Here’s a preview of what he’ll be talking about on today’s show:

A number of proposed changes to the tax laws have been introduced in Congress. Sen. Bernie Sanders has introduced the For the 99.5% Act that could significantly reduce the estate tax exemption. The president has also proposed several major changes in the tax laws. These changes could affect the income and estate tax planning strategies of federal employees and retirees.

While taxes certainly have an impact on all of us, they should not be the primary consideration in any estate plan. Rather, the most important goal is to make sure that you have a plan in place that protects you and your loved ones. At a minimum, all individuals need a basic estate plan that includes an advance medical directive, a personal financial power of attorney, and a will and/or a trust. Once this basic plan is in place, it can be refined to allow you to minimize tax liability.

The current federal estate tax exemption is $11.7 million per person. Thus, as a practical matter, estate taxes are not an issue in most estate plans. The For the 99.5% Act proposes to reduce the estate tax exemption to $3.5 million per person. Even at this reduced level, most federal employees and retirees will not need to be concerned about estate taxes.

President Biden proposes to repeal the favorable treatment for capital gains and the elimination of the stepped up basis rule. He also proposes to increase the top income tax rate from 37% to 39.6%. The president has promised that any changes in the tax law will not affect any taxpayer with income of less than $400,000 per year.

Capital gains are taxed at favorable rates. For most individuals, these rates are 15% or 20% — rates significantly lower than the rate of tax on other income. The president’s proposal would eliminate this preference and tax capital gains at the same rate as other forms of income.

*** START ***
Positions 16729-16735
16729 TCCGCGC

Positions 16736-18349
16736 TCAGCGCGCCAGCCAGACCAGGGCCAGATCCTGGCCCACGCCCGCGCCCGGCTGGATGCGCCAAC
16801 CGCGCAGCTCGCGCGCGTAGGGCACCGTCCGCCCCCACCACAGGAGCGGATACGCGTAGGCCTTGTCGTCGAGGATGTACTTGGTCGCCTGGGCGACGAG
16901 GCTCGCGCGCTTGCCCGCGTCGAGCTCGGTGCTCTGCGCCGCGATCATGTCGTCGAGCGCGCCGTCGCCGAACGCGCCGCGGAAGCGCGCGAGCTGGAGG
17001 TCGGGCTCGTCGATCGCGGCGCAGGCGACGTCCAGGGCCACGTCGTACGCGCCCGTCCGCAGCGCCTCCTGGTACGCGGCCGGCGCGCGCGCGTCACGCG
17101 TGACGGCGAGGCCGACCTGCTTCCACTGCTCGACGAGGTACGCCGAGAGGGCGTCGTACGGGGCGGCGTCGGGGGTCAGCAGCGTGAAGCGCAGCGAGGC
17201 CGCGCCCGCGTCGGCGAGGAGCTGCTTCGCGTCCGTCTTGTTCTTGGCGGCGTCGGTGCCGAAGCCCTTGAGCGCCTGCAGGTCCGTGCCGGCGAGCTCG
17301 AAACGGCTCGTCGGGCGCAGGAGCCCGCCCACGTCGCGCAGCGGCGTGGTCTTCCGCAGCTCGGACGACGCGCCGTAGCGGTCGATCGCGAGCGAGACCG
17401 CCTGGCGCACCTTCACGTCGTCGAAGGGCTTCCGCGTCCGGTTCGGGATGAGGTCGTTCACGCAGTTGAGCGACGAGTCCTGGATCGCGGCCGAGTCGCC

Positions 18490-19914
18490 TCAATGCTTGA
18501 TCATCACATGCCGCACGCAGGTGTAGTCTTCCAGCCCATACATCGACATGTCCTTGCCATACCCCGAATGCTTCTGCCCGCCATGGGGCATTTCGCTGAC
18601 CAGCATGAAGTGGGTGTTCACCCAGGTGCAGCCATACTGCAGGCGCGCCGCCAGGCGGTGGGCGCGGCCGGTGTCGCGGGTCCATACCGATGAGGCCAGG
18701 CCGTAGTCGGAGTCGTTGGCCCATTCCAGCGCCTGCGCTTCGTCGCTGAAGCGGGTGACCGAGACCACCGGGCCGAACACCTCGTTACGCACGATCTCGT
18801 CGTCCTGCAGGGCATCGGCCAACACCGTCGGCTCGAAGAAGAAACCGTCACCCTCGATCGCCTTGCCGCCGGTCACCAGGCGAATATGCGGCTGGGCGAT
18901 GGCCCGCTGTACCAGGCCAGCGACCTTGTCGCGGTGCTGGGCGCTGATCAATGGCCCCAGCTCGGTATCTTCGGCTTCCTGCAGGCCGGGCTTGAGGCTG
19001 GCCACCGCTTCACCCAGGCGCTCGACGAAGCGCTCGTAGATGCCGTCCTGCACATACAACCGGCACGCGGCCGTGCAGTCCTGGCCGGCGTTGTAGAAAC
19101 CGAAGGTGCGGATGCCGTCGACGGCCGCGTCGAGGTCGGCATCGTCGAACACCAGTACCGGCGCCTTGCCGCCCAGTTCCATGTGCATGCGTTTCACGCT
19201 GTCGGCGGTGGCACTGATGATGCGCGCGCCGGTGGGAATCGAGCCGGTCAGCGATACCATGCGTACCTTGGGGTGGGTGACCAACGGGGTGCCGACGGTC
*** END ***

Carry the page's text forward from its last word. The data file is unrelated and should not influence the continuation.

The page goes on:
Perhaps the most significant proposed change is to eliminate “stepped up basis.” Under current law, when an asset passes at the owner’s death, the tax basis of the asset is stepped up. For example, if someone bought a home for $35,000 in the 1960s that is worth $800,000 at the time of their death, the basis of the asset is ‘stepped up’ to its fair market value at the time of death. The increase in value of $765,000 completely escapes income tax. If the president’s proposal becomes law, any previously untaxed appreciation would be taxed at the death of the asset’s owner.

While the proposed changes may not affect many individuals, these changes at least provide an opportunity to review your existing estate plan and make sure it continues to meet your needs. If your estate could be affected by the proposed changes, it would be advisable to meet with your attorney to determine what, if any, steps you may take to limit the adverse impact of these changes on you and your loved ones.

Nearly Useless Factoid

By Jonathan Tercasio:

From 1912 to 1948, Olympic juries awarded official medals for painting, sculpture, architecture, literature and music. Every work had to be inspired, in some way, by sports.

Source: The Atlantic